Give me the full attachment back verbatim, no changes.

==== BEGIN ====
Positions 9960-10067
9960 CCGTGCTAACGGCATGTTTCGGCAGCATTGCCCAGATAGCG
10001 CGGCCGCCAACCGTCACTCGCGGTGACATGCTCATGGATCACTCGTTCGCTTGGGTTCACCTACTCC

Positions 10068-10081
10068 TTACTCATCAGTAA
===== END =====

Positions 9960-10067
9960 CCGTGCTAACGGCATGTTTCGGCAGCATTGCCCAGATAGCG
10001 CGGCCGCCAACCGTCACTCGCGGTGACATGCTCATGGATCACTCGTTCGCTTGGGTTCACCTACTCC

Positions 10068-10081
10068 TTACTCATCAGTAA